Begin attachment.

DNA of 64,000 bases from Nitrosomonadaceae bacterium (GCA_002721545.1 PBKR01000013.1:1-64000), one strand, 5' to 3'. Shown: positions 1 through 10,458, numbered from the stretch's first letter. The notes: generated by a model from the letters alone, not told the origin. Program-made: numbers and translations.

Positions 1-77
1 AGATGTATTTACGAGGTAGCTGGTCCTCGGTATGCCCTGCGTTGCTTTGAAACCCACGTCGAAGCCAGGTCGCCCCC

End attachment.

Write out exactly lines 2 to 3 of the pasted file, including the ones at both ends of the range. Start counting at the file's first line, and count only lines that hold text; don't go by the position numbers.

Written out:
Positions 1-77
1 AGATGTATTTACGAGGTAGCTGGTCCTCGGTATGCCCTGCGTTGCTTTGAAACCCACGTCGAAGCCAGGTCGCCCCC